Reformed Poachers and Batwa Farmers’ Cooperative Society.
CIBIC started Reformed Poachers and Batwa Farmers’ Cooperative Society Limited (REPABFACOS) in 2019 to enable its members who finish training at the training have access to revolving seed loans. REPABFCOS is a company limited by shares with registration number p.9976/RCS under the ministry of trade, industry and cooperatives. REBAPFCOS therefore enables access to seed loans, distribution and marketing of member’s products, enhance farmer-to-farmer centered learning for poverty and hunger free cooperative members. The society mainly works with reformed poachers, Batwa pygmies and communities neighboring the Bwindi Impenetrable National park. The cooperative society developed the idea to help farmers financially through Village Savings and Loans Associations (VSLAs) farmer support model. In this VSLA farmer support model, People with no capacity to get loans from financial institutions directly because of lending policies can be supported. These include Batwa Pygmies, Women and Reformed poacher members that form VSLAs and some are individual shareholders. As at 31st December, 2021, REPABFOS had 215 shareholders and 33 VSLAs.
The cooperative is now expansion level. Reformed Poachers and Batwa Farmers’ Cooperative Society (REPABFCOS) LIMITED is proposing to expand on her business of producing beans and maize through Village Savings and Loans Associations (VSLA). This development will supplement on existing financial seed loan support program to include supply of improved beans and maize seeds and other production tools and offer technical advice to farmers. This opportunity will allow farmers to be able to address their production limitations and challenges and start producing food that will enable them earn an income from farming. The cooperative is in the process of procuring a maize milling factory to add value to the maize being produced by the farmers and increase sales.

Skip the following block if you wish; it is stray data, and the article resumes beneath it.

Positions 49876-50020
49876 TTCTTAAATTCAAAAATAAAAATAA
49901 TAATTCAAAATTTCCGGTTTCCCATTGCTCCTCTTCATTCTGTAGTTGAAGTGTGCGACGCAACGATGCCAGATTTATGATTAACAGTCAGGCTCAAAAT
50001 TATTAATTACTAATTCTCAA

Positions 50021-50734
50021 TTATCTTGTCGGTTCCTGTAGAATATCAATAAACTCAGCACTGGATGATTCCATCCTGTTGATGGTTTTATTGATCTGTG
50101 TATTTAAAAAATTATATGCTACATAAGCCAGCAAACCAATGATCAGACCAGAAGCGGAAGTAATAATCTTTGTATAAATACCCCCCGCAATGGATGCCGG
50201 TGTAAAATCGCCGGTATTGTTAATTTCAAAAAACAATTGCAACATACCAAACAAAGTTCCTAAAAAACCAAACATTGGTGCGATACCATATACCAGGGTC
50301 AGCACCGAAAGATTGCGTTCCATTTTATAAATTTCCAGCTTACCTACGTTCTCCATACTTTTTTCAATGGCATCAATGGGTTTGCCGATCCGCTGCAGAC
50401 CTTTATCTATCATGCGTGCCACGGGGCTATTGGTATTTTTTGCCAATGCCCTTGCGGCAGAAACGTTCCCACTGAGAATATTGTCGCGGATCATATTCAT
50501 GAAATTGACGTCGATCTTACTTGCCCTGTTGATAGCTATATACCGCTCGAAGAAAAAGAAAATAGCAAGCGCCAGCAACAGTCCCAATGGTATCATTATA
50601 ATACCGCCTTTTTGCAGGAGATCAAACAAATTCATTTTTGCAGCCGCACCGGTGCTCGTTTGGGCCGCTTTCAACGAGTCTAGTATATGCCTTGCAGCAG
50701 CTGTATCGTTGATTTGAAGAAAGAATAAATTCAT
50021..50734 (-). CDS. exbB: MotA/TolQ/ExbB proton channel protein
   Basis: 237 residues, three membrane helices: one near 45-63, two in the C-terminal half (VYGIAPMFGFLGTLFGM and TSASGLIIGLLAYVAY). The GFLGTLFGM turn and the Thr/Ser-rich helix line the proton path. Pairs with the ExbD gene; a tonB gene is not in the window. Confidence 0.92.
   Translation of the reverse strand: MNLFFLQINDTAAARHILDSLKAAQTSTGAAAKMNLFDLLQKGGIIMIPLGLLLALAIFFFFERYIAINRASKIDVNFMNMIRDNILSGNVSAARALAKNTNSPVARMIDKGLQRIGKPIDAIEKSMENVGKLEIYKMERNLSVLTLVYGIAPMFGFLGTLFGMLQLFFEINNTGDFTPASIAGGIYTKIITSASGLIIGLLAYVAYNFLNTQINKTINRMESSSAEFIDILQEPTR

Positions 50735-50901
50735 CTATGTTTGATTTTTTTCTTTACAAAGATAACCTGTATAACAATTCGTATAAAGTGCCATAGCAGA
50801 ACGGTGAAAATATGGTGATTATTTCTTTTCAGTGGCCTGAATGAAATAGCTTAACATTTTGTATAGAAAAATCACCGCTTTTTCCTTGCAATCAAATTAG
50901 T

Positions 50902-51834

This business addresses a number of challenges for both the farming VSLA members and cooperative shareholders and customers. It also creates cooperative sustainability and self-dependency. To the environment, it relieves our farmers from extreme poverty and hunger thus reducing the need for hunting and poaching but instead concentrating on farming as an alternative livelihood activity. The cooperative wishes to address the challenge of lack of sourcing challenges currently faced by our target customers in communities around park edges and the governmental institutions around like Uganda Wildlife Authority and Army barracks around. We have researched about the possibility of engaging these institutions and the responses are that there is a high need for a local competent supplier. There is also the untapped huge market from farmers themselves. Because they have families and the staple food is posho and beans, they usually source this from outside when sometimes suppliers don’t deliver when calamities occur. The schools and tourist camps all need this service but challenged by lack of competed supplier, that is why they are still sourcing from Kampala and big food sourcing companies in the region.